In what has admittedly been a mostly failed effort to cover more bluegrass, there is no discovery that has excited me more than the accidental one of Flatt Lonesome. My knowledge of them comes directly as a result of the cool connections I have made from doing this, as Alex Grant of Critically Country requested them on Zack Kephart’s radio show. It was their cover of Dwight Yoakam’s “You’re the One” that I heard that day, and I can honestly say I am not sure I have been as excited about anything I’ve heard this year as I was about that song. It was the warm instrumentation, the ridiculous harmonies, the emotion in the vocals, just everything. I was just impressed, and I was really looking forward to this album and a chance to introduce them to more people. And now that I’ve heard it? It’s not perfect, but you should damn well check out Flatt Lonesome.
I mentioned the harmonies, and they continue to blow me away on this record. “All my Life” and “It’s Just Sad,” the album’s first two tracks, make the strongest moment and showcase their harmonies to the greatest effect. “It’s Just Sad” is a wonderfully written heartbreak song which counters the notion that bluegrass is primarily focused on instrumentation. The details here like how the narrator plays records that remind her of her lover, and half of her still loves them, but the other half can’t stand to listen, really make this song come alive. It’s also unclear whether she was left or widowed, and this makes the song even better, as you can see both sides to the narrative. Kelsi Robertson Harrigill has a vocal tone similar to that of Sara Evans coupled with an uncanny ability to draw feeling and emotion out of every syllable.
After this and the wistful “All my Life,” it is nice to hear something lively and upbeat like “Build me a Bridge,” and the band can pull this style off well too. It’s hard not to hear a song like the closer, “You’re the Reason,” and not smile or get it stuck in your head. But that’s also the beauty of this band; while they can pull off the lively instrumentation almost expected in bluegrass, they also have the songwriting and the vocal ability to go with it. Bluegrass is such a restrictive genre that in order to separate yourself from the sameness often associated with it, you have to add something unique, and Flatt Lonesome certainly do that, both in their careful attention to melodies and harmonies and in the depth of their songwriting.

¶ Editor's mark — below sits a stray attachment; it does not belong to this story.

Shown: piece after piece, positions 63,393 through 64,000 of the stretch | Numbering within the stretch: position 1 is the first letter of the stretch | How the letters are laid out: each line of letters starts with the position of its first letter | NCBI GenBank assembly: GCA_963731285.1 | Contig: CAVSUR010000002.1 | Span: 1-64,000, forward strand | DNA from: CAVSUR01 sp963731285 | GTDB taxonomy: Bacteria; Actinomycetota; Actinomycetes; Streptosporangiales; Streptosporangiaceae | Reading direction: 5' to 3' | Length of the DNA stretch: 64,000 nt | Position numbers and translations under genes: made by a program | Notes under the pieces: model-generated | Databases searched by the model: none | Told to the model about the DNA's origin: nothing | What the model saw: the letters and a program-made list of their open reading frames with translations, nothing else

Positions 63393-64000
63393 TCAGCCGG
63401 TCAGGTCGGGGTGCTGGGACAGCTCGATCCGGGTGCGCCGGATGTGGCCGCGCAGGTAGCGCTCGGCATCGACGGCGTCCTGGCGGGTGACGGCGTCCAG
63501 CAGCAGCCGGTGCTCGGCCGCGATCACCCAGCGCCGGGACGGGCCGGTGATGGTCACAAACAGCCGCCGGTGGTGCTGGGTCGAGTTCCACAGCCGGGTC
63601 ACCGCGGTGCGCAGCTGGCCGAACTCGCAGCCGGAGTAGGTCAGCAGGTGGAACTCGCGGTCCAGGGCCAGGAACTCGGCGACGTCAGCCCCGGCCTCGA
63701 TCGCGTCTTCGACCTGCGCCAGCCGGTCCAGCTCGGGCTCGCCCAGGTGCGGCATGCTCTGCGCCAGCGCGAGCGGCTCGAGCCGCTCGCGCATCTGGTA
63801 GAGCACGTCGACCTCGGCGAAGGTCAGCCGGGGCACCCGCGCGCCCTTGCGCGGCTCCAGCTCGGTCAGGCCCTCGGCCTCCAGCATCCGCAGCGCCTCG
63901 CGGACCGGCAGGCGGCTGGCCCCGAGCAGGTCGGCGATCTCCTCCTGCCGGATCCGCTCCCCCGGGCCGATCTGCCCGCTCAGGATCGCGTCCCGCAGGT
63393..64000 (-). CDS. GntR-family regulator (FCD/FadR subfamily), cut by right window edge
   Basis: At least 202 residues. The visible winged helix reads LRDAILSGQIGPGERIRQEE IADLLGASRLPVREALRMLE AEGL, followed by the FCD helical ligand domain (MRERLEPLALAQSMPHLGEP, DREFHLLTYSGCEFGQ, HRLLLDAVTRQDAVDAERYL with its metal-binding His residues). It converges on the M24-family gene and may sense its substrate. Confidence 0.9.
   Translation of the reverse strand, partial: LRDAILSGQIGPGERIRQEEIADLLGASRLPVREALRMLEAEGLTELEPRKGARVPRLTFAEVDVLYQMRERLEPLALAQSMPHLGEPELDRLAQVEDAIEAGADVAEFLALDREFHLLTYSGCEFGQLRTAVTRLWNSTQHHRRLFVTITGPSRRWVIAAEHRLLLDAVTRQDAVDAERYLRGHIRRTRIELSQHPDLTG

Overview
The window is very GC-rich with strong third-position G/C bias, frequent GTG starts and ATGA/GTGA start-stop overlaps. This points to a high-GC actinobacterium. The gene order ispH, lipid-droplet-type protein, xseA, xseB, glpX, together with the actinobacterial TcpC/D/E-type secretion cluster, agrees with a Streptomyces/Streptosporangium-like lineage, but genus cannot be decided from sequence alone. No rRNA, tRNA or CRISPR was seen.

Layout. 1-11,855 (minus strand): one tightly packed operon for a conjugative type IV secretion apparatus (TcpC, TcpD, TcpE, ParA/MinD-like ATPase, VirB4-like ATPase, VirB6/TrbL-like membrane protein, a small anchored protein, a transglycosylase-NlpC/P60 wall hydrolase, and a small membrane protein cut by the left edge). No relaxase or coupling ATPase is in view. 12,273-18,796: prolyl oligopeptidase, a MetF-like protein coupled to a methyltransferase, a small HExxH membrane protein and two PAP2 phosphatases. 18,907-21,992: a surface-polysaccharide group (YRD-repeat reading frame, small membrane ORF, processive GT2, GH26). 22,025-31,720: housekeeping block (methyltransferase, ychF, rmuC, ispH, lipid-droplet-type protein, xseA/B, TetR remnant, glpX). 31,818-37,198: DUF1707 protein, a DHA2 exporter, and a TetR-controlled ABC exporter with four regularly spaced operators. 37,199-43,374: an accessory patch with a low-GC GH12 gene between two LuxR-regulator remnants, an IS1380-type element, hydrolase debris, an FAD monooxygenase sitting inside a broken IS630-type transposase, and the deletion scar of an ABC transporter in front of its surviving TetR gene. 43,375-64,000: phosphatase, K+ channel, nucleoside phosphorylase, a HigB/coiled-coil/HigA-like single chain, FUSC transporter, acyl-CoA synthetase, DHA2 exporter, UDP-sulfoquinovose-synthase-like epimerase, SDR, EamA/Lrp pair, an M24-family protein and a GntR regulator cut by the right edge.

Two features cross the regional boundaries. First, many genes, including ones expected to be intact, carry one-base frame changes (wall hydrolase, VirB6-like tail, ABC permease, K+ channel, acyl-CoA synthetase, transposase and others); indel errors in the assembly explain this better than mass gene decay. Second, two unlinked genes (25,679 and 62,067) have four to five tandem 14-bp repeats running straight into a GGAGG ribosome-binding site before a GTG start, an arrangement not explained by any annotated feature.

And I can’t underestimate the value in the sheer vocal ability of this group, as well as the chemistry in the harmonies. They take songs that might seem rather average on paper and put an unforgettable stamp on them. Take a song like the simple love ballad “Falling,” for instance. In the hands of most other bands, this song is probably just boring, but with the excellent harmonies and heartfelt sincerity in the simple words, Flatt Lonesome make it an understated standout of the record.
That’s not to say this album doesn’t have its flaws, and as often happens, some of its strengths also are weaknesses at times. Although Flatt Lonesome is a group best at slow-burning, serious songs, the songwriting has to match, and this does drop off a little in the middle of the album, thereby making that part a little sleepy. Just one more upbeat, fun break probably would have helped this a great deal. “Draw me Near,” though certainly beautiful and showing off all those great harmonies, just simply didn’t need to go on that long. I have listened to this numerous times, and I still can barely remember “Where do You Go,” so I would have been happy if they’d just left that off altogether.
But really, I don’t have any major complaints, and it’s one of those albums that balances out to be consistent, although unlike say, Midland’s which was solid all the way through, this one has some real shining moments and some forgettable stuff. Still, the result is somewhat the same in that it doesn’t give me a whole lot to say; it’s a simple record, and a good one, and one that’s being underrated and overlooked by too many people. Part of why it might not have gotten as much attention is obviously because it’s bluegrass, but another part may have to do with the fact that there’s really not a lot to say, and it’s kind of hard to write about. But it’s not worth overlooking them because this band is one of the brightest spots in bluegrass music right now, and if you’re like me–as in pretty much woefully ignorant of that genre and trying to become better informed–Flatt Lonesome should be right at the top of your list. I think they have tremendous potential, and this album is another nice addition to their discography. If you’ve got any interest at all in getting more familiar with bluegrass, Flatt Lonesome is most certainly a great place to begin.